Tuesday, February 2, 2021

When $10 billion in profit is not enough

How profitable is Bell Canada? So profitable that its $10.1 billion (US$7.9 billion) in 2019 earnings (before interest, taxes, depreciation, and amortization) would have ranked it 142nd in GDP among the 185 countries listed by the World Bank, behind Kosovo and ahead of Malawi. Those profits rose 6 percent from $9.5 billion in 2018. Bell’s 2020 results should be released on Thursday. Profits were $7.2 billion in its first three quarters, down 4.2 percent from the same period a year earlier. That’s understandable given the global pandemic which has been ongoing since last March. At the time, Bell Canada President and CEO Mirko Bibic touted the “significantly improved financial performance.” 

Even more startling than the magnitude of Bell’s profits is the rate at which it rakes them in. Its profit margin (return on revenue) for 2019 was 42.2 percent, up from 40.6 percent in 2018. That meant that for every dollar it took in as revenue in 2019, it kept 42.2 cents as profit. Its profit margin in the first three quarters of 2020 was even higher – 42.9 percent. It made a profit of $3.9 billion on its land line services at a rate of 44 percent. It made a profit of $2.76 billion on its cell phone services at a rate of 43.2 percent. It made a profit of $506 million from its Bell Media division, which includes the CTV network, at a rate of 21.6 percent. That profit margin pales by comparison with its phone business, but it is still lucrative when compared to the historical average of 4.7 percent for Fortune 500 companies. It was also down from 26 percent in 2019, which might explain the massive layoffs it began making this week.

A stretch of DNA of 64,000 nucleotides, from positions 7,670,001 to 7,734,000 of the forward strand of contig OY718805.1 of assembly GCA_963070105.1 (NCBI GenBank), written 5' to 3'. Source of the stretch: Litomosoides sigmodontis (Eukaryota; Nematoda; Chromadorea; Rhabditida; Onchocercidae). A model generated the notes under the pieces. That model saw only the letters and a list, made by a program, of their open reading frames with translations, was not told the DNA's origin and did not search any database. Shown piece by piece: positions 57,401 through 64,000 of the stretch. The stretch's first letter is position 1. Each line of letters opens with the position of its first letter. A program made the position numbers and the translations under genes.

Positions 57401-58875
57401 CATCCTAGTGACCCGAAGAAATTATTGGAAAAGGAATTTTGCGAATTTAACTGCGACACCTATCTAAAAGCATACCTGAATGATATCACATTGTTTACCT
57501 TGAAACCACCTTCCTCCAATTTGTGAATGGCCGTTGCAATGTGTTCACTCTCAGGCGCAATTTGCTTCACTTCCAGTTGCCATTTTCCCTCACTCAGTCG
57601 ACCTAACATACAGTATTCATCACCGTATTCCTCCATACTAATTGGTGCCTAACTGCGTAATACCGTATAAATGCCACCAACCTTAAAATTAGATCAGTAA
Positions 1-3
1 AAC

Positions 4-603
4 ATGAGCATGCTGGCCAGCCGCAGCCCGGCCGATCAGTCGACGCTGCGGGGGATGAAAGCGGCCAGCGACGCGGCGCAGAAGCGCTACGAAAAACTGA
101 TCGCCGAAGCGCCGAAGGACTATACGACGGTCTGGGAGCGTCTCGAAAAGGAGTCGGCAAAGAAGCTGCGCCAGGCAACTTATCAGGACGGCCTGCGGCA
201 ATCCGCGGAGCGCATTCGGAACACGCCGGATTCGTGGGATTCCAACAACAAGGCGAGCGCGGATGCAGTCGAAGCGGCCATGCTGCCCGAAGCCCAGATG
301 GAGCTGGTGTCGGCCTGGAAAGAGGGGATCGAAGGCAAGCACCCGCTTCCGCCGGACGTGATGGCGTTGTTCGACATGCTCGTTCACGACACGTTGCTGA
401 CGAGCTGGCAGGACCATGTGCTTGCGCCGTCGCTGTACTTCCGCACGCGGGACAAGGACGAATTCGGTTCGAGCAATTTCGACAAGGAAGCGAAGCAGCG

Word leaked out yesterday that Bell was cutting “virtually all its reporting staff” at Montreal news radio station CJAD. It then emerged today that 210 employees are being laid off in the Toronto area. The cuts were “just the tip of the iceberg,” according to one report, with many more to be let go later this week. This all comes after Bell executives were grilled by MPs last week on the $122 million it has taken in Canada Emergency Wage Subsidies, a pandemic-related federal program that covers a portion of employees’ salaries in order to keep those workers from being laid off. The MPs were particularly curious about Bell boosting its dividend payouts to shareholders throughout the year. The bloodletting began last month, when Wade Oosterman took over as Bell Media's president, no doubt with a mandate to improve performance. He axed four senior executives almost immediately. Soon the blood will no doubt be washing from shore to shore, all in aid of keeping up corporate profits. It should make for an interesting earnings call on Thursday.

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